Date
30 March 2017
Wong (inset) says he was taken off the social security assistance program as he made the mistake of saving all the supplementary payments he received for future use. Photos: Ming Pao, HKEJ
Wong (inset) says he was taken off the social security assistance program as he made the mistake of saving all the supplementary payments he received for future use. Photos: Ming Pao, HKEJ

One-off relief measures prove costly for elderly CSSA recipient

An elderly welfare recipient has complained that the relief measures handed out to the needy by Financial Secretary John Tsang in the last few years have turned out be a double-edged sword. 

The man, who is 71 years in age, said he was recently bumped out of the Comprehensive Social Security Assistance (CSSA) Scheme as he had saved the supplementary payments that he received from the government, Ming Pao Daily News reported.

Tsang had distributed additional payments worth up to two or three months of CSSA recipients’ monthly subsidies over the past few years.

The elderly man, who bears the surname Wong, said his problems arose as he opted to park all the supplementary payments in his bank account, hoping to use the money at a later date for medical bills and funeral services fees.

But he received a shock as the Social Welfare Department (SWD) informed him that his monthly CSSA subsidy will be suspended as his personal assets have exceeded the HK$43,500 limit by around HK$16,500, in an asset assessment exercise done in October.

The reason why the assets exceeded the limit was because the man had saved up all the supplementary payments he received. 

Wong lives on his own at a public housing flat in Kwai Tsing district, and has been getting the monthly CSSA subsidy since 2000. He was hospitalized for ten days in September after suffering from a stroke, and he has a history of Cataract and prostate stones.

Now he is in trouble as he has been taken out of the list of people eligible for CSSA payments.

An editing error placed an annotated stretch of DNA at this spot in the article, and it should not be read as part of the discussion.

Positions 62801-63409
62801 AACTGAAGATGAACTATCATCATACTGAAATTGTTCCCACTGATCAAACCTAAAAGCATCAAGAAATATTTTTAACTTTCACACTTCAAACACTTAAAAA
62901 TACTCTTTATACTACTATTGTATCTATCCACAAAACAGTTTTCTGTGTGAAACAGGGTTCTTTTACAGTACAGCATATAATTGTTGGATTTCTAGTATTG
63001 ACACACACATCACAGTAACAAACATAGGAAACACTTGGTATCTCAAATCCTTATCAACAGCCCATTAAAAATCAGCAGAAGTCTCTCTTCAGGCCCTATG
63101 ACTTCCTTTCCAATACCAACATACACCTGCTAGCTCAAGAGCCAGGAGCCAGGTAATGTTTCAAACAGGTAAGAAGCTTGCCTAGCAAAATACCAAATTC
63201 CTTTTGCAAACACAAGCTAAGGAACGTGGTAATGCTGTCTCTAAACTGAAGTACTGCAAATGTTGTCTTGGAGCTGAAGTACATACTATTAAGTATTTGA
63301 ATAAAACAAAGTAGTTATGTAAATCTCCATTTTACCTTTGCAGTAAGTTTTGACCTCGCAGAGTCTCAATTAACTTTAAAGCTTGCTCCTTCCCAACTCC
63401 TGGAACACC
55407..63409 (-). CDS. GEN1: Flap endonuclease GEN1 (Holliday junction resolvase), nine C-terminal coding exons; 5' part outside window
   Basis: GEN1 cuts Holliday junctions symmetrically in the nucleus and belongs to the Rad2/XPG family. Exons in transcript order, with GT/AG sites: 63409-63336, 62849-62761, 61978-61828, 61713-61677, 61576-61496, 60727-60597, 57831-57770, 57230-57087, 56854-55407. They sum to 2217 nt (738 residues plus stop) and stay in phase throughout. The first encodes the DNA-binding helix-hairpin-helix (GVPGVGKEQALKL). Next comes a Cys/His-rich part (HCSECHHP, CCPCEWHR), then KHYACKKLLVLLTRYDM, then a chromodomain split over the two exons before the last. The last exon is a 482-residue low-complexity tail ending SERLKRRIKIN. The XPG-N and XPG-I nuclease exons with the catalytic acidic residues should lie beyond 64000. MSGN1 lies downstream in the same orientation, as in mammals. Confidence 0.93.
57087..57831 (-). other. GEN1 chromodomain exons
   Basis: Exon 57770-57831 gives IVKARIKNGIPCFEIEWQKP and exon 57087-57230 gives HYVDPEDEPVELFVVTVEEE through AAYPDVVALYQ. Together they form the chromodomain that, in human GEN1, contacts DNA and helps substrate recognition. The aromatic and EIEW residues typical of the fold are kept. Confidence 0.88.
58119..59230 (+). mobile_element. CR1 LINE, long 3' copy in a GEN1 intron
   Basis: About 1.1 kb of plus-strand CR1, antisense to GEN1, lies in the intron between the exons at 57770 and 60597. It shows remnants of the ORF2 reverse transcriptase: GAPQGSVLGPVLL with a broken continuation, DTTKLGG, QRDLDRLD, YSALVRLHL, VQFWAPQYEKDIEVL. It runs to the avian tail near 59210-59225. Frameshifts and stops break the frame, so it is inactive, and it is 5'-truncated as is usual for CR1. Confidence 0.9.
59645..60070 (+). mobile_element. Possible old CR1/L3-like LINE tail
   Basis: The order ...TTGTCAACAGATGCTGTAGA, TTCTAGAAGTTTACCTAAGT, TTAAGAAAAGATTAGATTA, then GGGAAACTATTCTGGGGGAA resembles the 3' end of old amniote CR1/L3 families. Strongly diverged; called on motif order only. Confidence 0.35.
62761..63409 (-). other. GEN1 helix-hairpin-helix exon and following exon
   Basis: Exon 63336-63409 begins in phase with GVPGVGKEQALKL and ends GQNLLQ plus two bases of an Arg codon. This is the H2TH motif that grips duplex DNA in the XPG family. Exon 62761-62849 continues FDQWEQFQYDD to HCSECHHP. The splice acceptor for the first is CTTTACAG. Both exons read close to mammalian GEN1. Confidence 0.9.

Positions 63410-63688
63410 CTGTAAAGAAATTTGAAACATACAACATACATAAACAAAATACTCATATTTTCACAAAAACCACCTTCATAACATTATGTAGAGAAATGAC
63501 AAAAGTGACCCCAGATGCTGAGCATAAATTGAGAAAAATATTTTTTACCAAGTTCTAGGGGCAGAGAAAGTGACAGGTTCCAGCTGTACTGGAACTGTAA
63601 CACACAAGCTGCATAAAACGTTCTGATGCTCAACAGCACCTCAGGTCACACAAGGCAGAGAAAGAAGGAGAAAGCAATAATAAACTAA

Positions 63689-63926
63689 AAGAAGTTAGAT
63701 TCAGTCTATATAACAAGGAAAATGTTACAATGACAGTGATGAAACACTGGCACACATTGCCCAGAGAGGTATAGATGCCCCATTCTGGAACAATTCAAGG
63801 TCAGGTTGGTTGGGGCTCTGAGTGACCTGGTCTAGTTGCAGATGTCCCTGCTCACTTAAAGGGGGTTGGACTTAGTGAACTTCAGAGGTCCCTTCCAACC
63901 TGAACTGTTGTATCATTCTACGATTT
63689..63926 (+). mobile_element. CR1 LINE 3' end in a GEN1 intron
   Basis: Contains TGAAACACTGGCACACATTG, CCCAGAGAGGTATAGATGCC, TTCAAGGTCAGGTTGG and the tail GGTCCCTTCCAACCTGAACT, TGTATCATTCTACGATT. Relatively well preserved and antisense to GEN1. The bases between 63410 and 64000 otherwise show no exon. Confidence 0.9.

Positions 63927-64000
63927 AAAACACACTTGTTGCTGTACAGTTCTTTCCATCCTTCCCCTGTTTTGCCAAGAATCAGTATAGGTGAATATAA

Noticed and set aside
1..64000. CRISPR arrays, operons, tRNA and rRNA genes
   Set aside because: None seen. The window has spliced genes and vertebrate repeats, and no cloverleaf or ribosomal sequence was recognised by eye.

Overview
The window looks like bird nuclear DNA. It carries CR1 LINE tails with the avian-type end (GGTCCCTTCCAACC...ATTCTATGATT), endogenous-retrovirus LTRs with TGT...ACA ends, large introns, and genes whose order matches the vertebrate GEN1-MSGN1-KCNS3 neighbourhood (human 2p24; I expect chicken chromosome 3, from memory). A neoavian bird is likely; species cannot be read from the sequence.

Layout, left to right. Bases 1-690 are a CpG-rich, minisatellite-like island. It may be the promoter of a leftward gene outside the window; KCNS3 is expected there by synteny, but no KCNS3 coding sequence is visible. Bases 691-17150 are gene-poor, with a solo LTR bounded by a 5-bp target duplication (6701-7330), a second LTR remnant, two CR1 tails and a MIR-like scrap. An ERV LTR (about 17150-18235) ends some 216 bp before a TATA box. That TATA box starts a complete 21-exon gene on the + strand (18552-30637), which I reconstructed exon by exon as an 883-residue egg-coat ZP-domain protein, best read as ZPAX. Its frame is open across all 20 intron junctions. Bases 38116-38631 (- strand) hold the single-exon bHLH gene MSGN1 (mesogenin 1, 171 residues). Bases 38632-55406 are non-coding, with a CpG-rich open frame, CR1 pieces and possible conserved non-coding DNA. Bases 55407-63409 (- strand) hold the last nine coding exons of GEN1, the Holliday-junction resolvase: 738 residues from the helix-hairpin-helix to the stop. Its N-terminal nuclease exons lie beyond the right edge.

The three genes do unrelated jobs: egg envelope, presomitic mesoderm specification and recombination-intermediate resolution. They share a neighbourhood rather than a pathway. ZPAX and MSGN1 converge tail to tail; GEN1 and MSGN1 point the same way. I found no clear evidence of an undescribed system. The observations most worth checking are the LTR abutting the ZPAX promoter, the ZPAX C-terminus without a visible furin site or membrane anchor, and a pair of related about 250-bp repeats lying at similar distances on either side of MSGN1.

Lee Tai-shing, organizer of a welfare group for low-income people, said many elderly CSSA recipients have saved up in order to pay for their own funeral services or to support their spouses once they pass away.

Some, meanwhile, have been saving up for potential hospital bills.

Lee called on the government to review its welfare policies for the aged, and quickly come up with a retirement protection plan that would offer the seniors a sense of security and dignity.

Kwai Tsing District Councilor Andrew Wan Siu-kin said he was told by an SWD staffer that the authority will determine how much Wong has to return to the SWD after collecting all of Wong’s bank statements.

The money to be owed by Wong can be paid back to the SWD in installments. If needed, Wong can apply for the Old Age Living Allowance, the SWD officer was quoted as saying.

Wan blasted the government for its inflexible policies and suggested that the income from one-off relief measures in each year’s budget be excluded in the asset assessment for CSSA recipients.

The SWD confirmed that Wong’s subsidy has been suspended. It pointed out that income from the budget’s relief measures will not be counted towards subsidy recipients’ total assets for a period of 12 months, but beyond that period the relief won’t be applicable.

Wong’s case is rather rare, legislator Peter Cheung Kwok-che said, urging the SWD to exercise discretion on a case-by-case basis.

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EL/AC/RC

 

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